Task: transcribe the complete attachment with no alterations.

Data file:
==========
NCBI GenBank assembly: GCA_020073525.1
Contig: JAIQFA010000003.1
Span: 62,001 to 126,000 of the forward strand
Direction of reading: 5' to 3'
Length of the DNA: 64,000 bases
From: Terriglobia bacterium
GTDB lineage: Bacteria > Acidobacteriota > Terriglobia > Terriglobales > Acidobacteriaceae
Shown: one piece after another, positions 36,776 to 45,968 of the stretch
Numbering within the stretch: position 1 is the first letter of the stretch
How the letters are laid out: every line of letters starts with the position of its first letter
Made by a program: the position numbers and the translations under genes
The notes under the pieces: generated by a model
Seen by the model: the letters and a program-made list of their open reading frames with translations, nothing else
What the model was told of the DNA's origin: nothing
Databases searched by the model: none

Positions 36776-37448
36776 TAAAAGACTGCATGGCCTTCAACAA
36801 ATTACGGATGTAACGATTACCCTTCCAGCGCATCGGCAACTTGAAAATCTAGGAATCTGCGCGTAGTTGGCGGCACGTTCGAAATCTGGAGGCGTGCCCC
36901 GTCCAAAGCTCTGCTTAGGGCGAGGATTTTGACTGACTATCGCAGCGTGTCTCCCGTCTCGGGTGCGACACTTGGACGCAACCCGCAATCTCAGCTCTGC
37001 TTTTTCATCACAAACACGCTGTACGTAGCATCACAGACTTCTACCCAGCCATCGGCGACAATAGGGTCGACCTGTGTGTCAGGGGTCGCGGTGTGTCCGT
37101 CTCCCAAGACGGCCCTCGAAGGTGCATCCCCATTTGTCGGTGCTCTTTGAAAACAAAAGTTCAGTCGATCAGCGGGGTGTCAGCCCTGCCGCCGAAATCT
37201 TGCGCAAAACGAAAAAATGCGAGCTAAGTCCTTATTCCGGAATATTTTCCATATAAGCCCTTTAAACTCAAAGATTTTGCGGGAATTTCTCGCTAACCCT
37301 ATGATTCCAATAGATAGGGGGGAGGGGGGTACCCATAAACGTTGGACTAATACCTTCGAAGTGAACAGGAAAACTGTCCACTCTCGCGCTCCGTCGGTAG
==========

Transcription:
NCBI GenBank assembly: GCA_020073525.1
Contig: JAIQFA010000003.1
Span: 62,001 to 126,000 of the forward strand
Direction of reading: 5' to 3'
Length of the DNA: 64,000 bases
From: Terriglobia bacterium
GTDB lineage: Bacteria > Acidobacteriota > Terriglobia > Terriglobales > Acidobacteriaceae
Shown: one piece after another, positions 36,776 to 45,968 of the stretch
Numbering within the stretch: position 1 is the first letter of the stretch
How the letters are laid out: every line of letters starts with the position of its first letter
Made by a program: the position numbers and the translations under genes
The notes under the pieces: generated by a model
Seen by the model: the letters and a program-made list of their open reading frames with translations, nothing else
What the model was told of the DNA's origin: nothing
Databases searched by the model: none

Positions 36776-37448
36776 TAAAAGACTGCATGGCCTTCAACAA
36801 ATTACGGATGTAACGATTACCCTTCCAGCGCATCGGCAACTTGAAAATCTAGGAATCTGCGCGTAGTTGGCGGCACGTTCGAAATCTGGAGGCGTGCCCC
36901 GTCCAAAGCTCTGCTTAGGGCGAGGATTTTGACTGACTATCGCAGCGTGTCTCCCGTCTCGGGTGCGACACTTGGACGCAACCCGCAATCTCAGCTCTGC
37001 TTTTTCATCACAAACACGCTGTACGTAGCATCACAGACTTCTACCCAGCCATCGGCGACAATAGGGTCGACCTGTGTGTCAGGGGTCGCGGTGTGTCCGT
37101 CTCCCAAGACGGCCCTCGAAGGTGCATCCCCATTTGTCGGTGCTCTTTGAAAACAAAAGTTCAGTCGATCAGCGGGGTGTCAGCCCTGCCGCCGAAATCT
37201 TGCGCAAAACGAAAAAATGCGAGCTAAGTCCTTATTCCGGAATATTTTCCATATAAGCCCTTTAAACTCAAAGATTTTGCGGGAATTTCTCGCTAACCCT
37301 ATGATTCCAATAGATAGGGGGGAGGGGGGTACCCATAAACGTTGGACTAATACCTTCGAAGTGAACAGGAAAACTGTCCACTCTCGCGCTCCGTCGGTAG